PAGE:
That 2016 final was played on an indoor hard court. This time the French have chosen to prepare a clay court for the contest in Lille. The decision was only taken after extensive discussions – and reported disagreements. Not surprisingly, as France has lost all 4 of its home Davis Cup finals when electing to play indoors on clay, in 1982, 1999, 2002 and 2014.

The latter was also staged at the Stade Pierre Mauroy, with Federer and Switzerland proving too strong on that occasion. Last year back on the same site in Lille, the French used an indoor hard court and beat Belgium. For 2018 and the 3rd Davis Cup Final in 5 years at the venue, Yannick Noah had the ultimate say on the surface as France’s non-playing captain.

The main aim has been to nullify the threat posed by Čilić, by far the best current player among the finalists. The use of clay has also infuriated the Croats, as it has substantially delayed the availability of the match court for practice this week, taking much longer than a basic hard court to lay down, and further complicated by the conversion from last Saturday’s rugby.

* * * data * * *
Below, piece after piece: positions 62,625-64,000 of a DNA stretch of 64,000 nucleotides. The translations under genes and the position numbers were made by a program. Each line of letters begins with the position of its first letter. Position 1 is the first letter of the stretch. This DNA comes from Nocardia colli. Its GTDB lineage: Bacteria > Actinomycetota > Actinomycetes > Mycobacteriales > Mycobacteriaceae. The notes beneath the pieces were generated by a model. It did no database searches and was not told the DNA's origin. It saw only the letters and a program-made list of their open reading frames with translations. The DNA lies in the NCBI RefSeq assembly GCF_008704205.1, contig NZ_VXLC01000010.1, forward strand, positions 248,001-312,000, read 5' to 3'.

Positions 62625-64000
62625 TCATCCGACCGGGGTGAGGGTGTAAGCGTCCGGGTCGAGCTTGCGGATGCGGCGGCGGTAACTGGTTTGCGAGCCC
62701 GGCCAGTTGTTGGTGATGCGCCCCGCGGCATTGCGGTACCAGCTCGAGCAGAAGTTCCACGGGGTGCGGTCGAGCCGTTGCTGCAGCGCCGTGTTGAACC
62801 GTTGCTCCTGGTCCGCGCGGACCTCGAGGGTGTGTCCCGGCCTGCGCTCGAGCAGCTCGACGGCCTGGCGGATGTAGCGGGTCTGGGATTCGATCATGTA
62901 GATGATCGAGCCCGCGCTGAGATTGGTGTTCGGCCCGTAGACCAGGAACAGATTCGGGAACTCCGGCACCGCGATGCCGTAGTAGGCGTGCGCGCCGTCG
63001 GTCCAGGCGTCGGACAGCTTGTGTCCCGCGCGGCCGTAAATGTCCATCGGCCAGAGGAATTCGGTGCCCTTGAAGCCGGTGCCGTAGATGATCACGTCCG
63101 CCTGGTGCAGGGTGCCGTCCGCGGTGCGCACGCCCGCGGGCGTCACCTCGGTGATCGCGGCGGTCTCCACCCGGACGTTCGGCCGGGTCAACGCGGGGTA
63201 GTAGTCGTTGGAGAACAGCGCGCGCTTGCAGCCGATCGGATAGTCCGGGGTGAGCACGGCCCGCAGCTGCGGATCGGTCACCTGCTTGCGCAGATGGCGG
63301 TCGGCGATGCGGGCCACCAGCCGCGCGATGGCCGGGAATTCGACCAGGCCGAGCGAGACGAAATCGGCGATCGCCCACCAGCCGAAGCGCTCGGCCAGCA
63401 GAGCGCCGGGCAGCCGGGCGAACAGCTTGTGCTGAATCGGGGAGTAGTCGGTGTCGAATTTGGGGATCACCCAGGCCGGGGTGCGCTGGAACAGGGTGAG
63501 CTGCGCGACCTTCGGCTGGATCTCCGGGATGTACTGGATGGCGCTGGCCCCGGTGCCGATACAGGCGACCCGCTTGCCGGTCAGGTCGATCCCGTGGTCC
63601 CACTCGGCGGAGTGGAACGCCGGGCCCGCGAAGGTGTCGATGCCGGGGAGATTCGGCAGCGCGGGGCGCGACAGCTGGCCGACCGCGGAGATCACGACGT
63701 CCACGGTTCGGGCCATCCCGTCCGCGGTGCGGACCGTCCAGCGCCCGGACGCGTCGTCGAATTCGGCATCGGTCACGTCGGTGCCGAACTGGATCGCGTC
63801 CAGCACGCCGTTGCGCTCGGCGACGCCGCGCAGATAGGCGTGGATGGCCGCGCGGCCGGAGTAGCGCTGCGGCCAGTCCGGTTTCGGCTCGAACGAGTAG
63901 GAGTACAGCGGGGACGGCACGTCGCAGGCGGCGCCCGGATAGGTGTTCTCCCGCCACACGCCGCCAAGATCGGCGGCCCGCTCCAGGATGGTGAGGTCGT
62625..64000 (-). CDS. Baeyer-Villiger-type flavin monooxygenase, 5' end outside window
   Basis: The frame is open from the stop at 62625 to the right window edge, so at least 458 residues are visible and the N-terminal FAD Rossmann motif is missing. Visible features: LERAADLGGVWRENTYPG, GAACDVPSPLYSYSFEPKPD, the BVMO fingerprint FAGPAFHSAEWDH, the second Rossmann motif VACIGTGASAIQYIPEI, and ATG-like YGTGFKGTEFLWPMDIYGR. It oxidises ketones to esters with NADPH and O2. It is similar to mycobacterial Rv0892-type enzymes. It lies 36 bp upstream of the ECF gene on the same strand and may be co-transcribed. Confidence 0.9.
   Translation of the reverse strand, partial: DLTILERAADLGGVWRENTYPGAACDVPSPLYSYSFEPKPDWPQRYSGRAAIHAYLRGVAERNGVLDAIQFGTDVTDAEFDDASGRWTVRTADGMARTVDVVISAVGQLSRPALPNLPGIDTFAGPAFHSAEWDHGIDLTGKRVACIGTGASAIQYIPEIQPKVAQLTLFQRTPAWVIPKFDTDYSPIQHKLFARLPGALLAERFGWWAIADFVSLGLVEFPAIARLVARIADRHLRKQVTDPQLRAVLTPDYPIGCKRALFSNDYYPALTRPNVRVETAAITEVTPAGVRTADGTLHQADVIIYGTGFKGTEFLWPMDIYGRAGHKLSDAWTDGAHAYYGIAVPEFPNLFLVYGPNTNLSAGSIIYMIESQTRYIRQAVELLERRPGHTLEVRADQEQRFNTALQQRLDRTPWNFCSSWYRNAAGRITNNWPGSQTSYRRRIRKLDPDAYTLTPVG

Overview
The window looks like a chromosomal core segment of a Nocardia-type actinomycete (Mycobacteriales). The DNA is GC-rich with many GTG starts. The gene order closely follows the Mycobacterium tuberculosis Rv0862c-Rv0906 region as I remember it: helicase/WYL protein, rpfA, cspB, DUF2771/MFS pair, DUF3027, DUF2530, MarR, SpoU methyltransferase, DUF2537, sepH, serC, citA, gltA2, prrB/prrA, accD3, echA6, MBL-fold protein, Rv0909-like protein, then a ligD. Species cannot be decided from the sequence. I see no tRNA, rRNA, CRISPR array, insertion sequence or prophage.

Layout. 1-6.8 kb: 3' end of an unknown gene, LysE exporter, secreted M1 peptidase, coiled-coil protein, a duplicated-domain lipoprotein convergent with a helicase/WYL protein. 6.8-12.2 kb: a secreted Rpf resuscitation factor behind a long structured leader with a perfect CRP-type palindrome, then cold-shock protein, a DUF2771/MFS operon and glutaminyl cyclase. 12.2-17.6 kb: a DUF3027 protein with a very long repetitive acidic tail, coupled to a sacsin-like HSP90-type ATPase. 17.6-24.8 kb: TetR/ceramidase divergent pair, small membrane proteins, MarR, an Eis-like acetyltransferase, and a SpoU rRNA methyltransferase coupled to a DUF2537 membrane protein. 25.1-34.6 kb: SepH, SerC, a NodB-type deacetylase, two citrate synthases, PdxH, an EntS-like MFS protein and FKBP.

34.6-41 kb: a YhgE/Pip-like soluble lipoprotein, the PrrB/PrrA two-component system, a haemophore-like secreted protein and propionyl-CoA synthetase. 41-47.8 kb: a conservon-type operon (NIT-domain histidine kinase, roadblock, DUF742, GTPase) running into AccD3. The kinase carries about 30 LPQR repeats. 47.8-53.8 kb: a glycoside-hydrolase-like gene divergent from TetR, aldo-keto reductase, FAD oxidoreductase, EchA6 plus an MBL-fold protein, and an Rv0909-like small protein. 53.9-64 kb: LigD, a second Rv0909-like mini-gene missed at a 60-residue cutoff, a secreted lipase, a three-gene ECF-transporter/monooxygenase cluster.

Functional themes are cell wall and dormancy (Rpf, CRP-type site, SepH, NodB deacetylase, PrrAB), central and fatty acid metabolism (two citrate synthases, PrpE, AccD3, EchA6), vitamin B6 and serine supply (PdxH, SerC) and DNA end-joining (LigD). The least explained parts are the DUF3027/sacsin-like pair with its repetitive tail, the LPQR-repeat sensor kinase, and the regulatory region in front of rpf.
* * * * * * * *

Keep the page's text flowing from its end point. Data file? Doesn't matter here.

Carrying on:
The ITF had to issue a special dispensation to waive the usual rules on court opening, with temporary facilities having had to be provided elsewhere for the teams’ initial training sessions. How it affects the contest itself will be another intriguing aspect to a fascinating tennis occasion. Čilić’s response may be key, coming straight from the hard court of the ATP Finals.

Čilić has never yet won the Davis Cup, and he says that he has never forgotten the pain of losing the 2016 final, for which he seems to feel personally responsible. Having triumphed at the 2014 US Open, he is the only winner of a Grand Slam singles title among this weekend’s competitors in Lille, as well as being presently the highest ranked on either side.